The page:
The recent hate incidents at Oberlin, which were only noticed after a man in Klan robes was spotted outside the Afrikan Heritage House there, showed what racism unacknowledged can boil over into. Before this came a month of racist, homophobic and anti-Semitic graffiti and throughout the year similar messages were posted on an anonymous online forum for Oberlin students.
But as I write this editorial, and review the story it accompanies, I question whether it will achieve any impact on increasing awareness of prejudice and hate on campus and in Delaware.
This semester, after hearing about the past instances of serious racial intimidation on campus, I’ve written nine stories and this editorial – almost 15,000 words of copy – on issues related, either directly or peripherally, to minority communities’ struggling for equal treatment. The response I’ve gotten from minority communities has been overwhelmingly positive.
But the response of the majority community has been disappointingly minimal. Yes, I am aware that The Transcript has a small readership, and that few read past the front page, but that’s where six of my nine stories have been (including a feature photo).
For once, I’ve had the opportunity and the obligation to go beyond reporting on events and tackle an actual social issue, and yet the majority of students seem to remain oblivious to it.
It’s frustrating, and it’s a frustration shared by many of the campus activists I’ve interviewed in my stories. In my meetings with them, they’ve all said similar things.
“Is racism a problem here?” I ask. “Yes,” they all reply, often as a group.
“Are students and staff aware about it?” I ask. “No,” they reply. “We can only vent to each other; every minority group faces the same issues.”
As a reporter, I must remain objective in my reporting – and this editorial, given its subject matter being the same as the article I wrote. Due to this, I am hesitant to take a position, as a journalist, on whether racism, sexism, or homophobia is wrong – although as an individual, I’d be more than happy to give my view.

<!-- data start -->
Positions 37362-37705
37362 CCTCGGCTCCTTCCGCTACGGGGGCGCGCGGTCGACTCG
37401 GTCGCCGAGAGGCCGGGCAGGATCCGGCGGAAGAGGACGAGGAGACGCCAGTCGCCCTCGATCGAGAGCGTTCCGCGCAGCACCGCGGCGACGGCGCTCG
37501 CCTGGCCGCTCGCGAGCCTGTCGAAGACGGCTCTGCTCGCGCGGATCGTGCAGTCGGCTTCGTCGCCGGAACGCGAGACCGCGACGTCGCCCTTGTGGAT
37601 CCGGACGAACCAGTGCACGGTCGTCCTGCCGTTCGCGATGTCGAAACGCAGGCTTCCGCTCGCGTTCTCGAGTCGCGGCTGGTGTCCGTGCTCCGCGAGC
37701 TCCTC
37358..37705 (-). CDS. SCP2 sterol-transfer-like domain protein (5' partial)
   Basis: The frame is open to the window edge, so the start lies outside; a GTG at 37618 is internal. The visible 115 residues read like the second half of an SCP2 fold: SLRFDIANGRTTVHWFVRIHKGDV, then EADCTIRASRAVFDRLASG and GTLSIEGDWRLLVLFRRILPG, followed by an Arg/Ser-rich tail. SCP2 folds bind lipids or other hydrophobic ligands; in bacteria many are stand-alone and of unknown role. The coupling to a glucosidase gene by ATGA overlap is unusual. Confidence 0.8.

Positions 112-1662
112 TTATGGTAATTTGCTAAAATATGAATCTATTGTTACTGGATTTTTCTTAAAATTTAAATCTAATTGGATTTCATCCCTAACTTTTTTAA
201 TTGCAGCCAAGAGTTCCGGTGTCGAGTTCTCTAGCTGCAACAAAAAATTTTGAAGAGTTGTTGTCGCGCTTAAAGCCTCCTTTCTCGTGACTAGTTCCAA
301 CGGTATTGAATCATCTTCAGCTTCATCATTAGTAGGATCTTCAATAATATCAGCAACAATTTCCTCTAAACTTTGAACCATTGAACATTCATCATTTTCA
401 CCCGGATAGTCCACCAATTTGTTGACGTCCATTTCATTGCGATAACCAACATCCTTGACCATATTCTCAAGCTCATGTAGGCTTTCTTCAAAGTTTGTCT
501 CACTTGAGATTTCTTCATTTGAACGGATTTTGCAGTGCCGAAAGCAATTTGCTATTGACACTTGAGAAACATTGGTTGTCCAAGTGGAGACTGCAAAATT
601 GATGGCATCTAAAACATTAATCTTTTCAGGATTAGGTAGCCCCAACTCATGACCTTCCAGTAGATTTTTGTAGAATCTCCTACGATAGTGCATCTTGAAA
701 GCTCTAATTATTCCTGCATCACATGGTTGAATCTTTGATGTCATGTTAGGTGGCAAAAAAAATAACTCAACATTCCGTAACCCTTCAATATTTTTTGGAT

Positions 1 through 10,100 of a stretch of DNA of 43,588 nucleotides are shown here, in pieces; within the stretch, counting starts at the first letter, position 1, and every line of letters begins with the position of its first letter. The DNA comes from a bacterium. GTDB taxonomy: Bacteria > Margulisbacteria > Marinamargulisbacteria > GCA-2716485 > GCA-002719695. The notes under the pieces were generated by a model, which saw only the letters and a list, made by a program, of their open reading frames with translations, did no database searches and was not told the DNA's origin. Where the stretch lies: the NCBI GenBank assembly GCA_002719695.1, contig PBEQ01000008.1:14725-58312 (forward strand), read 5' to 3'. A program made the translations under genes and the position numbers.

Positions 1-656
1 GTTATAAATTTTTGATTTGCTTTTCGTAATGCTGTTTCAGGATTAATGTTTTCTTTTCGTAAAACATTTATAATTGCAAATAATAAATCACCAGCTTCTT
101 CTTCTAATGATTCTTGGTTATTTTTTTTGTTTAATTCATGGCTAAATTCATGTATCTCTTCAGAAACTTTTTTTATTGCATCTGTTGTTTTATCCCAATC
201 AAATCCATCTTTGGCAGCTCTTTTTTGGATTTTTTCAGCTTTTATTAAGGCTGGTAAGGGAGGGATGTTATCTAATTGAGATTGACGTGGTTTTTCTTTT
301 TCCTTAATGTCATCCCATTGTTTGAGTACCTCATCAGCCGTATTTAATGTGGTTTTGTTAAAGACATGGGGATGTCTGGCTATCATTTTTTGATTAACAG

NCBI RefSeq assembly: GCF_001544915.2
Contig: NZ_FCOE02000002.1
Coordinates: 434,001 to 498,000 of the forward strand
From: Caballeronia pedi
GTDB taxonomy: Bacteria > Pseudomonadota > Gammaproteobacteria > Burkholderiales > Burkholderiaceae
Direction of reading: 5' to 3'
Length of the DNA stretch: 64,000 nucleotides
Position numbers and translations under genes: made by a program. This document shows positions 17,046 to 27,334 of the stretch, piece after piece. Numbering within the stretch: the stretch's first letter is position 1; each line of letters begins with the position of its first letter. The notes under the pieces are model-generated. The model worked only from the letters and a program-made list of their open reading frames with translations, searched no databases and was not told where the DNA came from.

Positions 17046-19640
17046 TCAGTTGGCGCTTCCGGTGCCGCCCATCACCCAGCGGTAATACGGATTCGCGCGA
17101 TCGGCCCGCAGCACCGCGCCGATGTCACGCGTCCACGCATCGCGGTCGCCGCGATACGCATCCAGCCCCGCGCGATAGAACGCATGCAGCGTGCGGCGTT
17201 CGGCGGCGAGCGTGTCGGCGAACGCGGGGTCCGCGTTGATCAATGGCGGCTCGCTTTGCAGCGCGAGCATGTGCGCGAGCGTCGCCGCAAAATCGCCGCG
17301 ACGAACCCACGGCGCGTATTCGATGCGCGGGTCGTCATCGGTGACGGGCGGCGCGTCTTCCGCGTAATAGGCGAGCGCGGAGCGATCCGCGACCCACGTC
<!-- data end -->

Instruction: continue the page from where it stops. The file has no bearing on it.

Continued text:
I can, however, say that racism, sexism, and homophobia is present in Delaware and at OWU, and provide many incidents of these issues having occurred here.
That’s what I’ve done; that’s what I’ll continue to do.
I can also say that, in my experience, both in my life and in the stories I’ve heard from interviews, it is the majority who are involved in continuing issues such as racism, sexism, and homophobia.
We – the majority – are the problem, if you consider these issues problems.
We may not be shouting slurs from cars or, in the recent case of Oberlin, writing hate graffiti or donning Klan robes, but we can still be part of the issue without even realizing it.
Furthering prejudice can be done in subtle ways, ones I’ve seen and heard in the majority communities at OWU; using anti-minority slurs, even in conversations with only those in a majority community, is one such way.
Yes, I realize that both this editorial and the article I’ve written on pages 1 and 2 use such slurs, and that they are not censored, as was done previously in The Transcript this year.
While it was not my decision to run the slurs in full, I’d like to explain my rationale for sending the story in with them as they are.
These slurs are foul words with a foul history I can barely scratch the surface of understanding. They are as unsettling to look at as they are difficult to stomach writing. It would have been easier for me had I sent my stories in with them printed as “n*****.”
But these slurs were, for the most part, said to me in full, by members of the communities they target, as they were shouted out by those who used them.
Censoring them takes away their foulness, but also allows one to skip over the words without considering the subjugation and history attached.
For those still reading this, I encourage you to continue educating yourself on this ongoing though hidden issue.
Go to a meeting of BMF or SU, come to Take Back the Night this evening, or drop by a PRIDE meeting – I’ve been to all of these and can attest that they welcome everyone, especially members of the majority.
Or, failing that, just go to an event they hold, or research the issues online.
But do something.